The book just became available on Amazon, at


·  ISBN-10: 1733457216

·  ISBN-13: 978-1733457217


It is also available at Barnes and Noble.


Boris Feldblyum



Boris Feldblyum Architectural Photography * 8510 Wild Olive Drive, Potomac, MD 20854, USA *


Check the latest on Instagram



Boris Feldblyum

Re: Fancy Jewish Wedding in NYC circa 1932 #usa

Glenda Rubin

Maybe the Grand Central Hotel, later renamed the Broadway Central Hotel. 

Grand, although maybe not as grand as the Waldorf-Astoria, but I remember an orthodox cousin's wedding there, so it had to be kosher.  Per Wikipedia, it collapsed in 1973.

Hope that might help.


Glenda Rubin
San Francisco Bay Area
Researching: STRYZEWSKI, STRAUSS, JANOFSKY, JANOFF, OBODOV, WERNICK, GREENBERG, KROCHAK. Shtetls: Lipovets, Ilintsy, Pliskov, Starokonstantinov, Krasilov

Re: Need help to find LDS film digital record from JGS Ukr database hyperlink #ukraine

Martha Forsyth

Beautiful clear description, as  always!  Thanks.

Martha Forsyth
Newton, MA

Re: New Mailing List Format

Peter Straus

I would urge my fellow GerSIGgers, or ex-GerSIGgers, to be patient with the JG staff and volunteers as the bugs get worked out of this new system.  After all, we may all have gotten used to not typing umlauts or ß’s, but that hardly made the old system good or convenient, especially for communicating accurate spellings.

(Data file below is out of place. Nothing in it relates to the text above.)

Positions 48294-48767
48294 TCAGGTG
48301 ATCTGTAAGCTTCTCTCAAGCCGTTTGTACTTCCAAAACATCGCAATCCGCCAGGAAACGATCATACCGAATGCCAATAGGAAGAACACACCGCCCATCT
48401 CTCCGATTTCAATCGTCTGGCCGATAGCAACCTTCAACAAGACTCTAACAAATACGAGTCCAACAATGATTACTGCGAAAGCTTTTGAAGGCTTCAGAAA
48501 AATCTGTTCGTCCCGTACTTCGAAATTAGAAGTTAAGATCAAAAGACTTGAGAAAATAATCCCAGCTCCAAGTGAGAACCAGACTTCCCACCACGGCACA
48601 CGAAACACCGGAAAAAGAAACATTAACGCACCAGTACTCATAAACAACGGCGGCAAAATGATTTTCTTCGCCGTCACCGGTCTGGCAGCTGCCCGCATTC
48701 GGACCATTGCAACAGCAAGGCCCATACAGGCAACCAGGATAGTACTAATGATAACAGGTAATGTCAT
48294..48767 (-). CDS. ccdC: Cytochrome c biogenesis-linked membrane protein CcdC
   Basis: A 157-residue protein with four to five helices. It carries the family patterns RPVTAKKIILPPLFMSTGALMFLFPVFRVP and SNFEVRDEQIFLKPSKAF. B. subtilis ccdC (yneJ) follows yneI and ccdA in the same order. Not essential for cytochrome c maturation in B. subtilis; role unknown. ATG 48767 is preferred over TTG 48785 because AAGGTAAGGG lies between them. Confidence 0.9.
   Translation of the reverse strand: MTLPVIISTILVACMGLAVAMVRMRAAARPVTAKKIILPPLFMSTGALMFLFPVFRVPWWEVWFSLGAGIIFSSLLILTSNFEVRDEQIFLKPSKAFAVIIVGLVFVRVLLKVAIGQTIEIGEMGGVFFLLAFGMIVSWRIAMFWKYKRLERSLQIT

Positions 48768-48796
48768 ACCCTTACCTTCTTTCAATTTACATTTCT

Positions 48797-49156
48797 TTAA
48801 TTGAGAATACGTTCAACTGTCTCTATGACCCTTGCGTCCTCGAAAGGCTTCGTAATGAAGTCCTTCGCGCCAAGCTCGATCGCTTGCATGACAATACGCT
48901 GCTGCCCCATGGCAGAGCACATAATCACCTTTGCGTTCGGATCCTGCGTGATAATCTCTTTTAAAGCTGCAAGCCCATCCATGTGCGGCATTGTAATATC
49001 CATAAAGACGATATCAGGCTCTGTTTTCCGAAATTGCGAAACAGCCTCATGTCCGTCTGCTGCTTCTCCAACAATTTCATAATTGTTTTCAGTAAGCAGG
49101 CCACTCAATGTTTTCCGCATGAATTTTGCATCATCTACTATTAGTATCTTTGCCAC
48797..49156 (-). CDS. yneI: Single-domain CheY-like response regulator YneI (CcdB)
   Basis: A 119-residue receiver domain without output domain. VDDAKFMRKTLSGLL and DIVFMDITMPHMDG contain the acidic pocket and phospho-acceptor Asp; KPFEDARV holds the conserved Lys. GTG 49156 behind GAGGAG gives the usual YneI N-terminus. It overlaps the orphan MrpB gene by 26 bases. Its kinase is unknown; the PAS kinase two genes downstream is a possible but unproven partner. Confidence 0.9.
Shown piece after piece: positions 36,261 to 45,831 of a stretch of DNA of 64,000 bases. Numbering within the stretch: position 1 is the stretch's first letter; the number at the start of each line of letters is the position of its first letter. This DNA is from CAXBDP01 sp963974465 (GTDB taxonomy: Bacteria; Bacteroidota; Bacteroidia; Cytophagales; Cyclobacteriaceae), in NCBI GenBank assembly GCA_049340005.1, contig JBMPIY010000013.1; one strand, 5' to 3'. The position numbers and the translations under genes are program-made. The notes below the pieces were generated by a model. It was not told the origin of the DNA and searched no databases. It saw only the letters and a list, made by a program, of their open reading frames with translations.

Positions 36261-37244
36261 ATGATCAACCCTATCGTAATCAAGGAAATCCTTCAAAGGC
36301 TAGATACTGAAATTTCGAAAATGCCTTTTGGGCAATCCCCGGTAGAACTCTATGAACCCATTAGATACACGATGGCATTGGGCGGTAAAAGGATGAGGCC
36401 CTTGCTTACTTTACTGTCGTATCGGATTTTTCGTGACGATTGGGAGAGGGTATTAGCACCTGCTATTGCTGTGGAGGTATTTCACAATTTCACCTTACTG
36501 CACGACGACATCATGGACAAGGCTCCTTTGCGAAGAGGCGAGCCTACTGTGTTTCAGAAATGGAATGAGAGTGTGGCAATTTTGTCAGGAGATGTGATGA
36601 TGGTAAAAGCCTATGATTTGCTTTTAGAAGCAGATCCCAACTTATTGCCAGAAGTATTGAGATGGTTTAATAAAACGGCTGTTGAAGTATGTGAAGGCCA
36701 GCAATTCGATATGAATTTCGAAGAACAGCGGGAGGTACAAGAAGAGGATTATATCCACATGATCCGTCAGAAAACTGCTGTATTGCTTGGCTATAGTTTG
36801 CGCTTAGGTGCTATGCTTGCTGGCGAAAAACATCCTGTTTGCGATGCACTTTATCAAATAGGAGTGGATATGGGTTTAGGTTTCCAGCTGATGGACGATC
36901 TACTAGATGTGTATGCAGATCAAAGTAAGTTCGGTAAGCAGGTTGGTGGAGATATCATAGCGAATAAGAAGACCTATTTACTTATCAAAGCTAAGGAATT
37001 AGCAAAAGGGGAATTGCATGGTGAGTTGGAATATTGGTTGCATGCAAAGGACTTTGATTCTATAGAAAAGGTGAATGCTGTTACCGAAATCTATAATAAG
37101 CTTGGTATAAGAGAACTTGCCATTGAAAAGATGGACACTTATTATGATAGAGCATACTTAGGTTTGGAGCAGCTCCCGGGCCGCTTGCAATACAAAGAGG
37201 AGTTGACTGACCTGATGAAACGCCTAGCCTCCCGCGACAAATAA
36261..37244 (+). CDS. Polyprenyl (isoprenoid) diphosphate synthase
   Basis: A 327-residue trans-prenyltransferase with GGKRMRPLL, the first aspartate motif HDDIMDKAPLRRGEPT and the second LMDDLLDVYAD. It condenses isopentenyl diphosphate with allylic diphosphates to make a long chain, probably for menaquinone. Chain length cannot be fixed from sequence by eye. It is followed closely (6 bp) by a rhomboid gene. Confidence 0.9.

That said, one of the useful features of the old system was that the original message was posted underneath a reply, allowing us to reference what a reply was actually referencing.  It would be helpful if this could be replicated in the new system.  Alternatively, an option underneath the message posts might be to pull up all previous messages in a thread.


Let’s be patient and make this work for all of us!


--peter straus

  San Francisco

Re: This week's Yizkor book excerpt on the JewishGen Facebook page #yizkorbooks

Jill Whitehead

Up until 1919 and the WW1 Peace Settlement, and for most of the 19th century, Kalvaria was part of the Suwalki Lomza gubernias in NE Poland. Many people from Kalvaria and the other main towns in Suwalki Lomza emigrated to the UK, Sweden and France between about 1860 and 1880, as they lived close to the Baltic (on the borders with Konigsberg in East Prussia), which made it easier.

All my 8 great grandparents and one great great great grandparent came from the Suwalki Lomza gubernias to Northern England or Scotland, between 1865 and 1875. They also came to escape the outcomes of the Polish uprising against the Tsar in 1863 and the subsequent enforced enlistment of Jewish boys into the Tsar's army for 25 years - two of my great grandfathers came to escape these two factors respectively.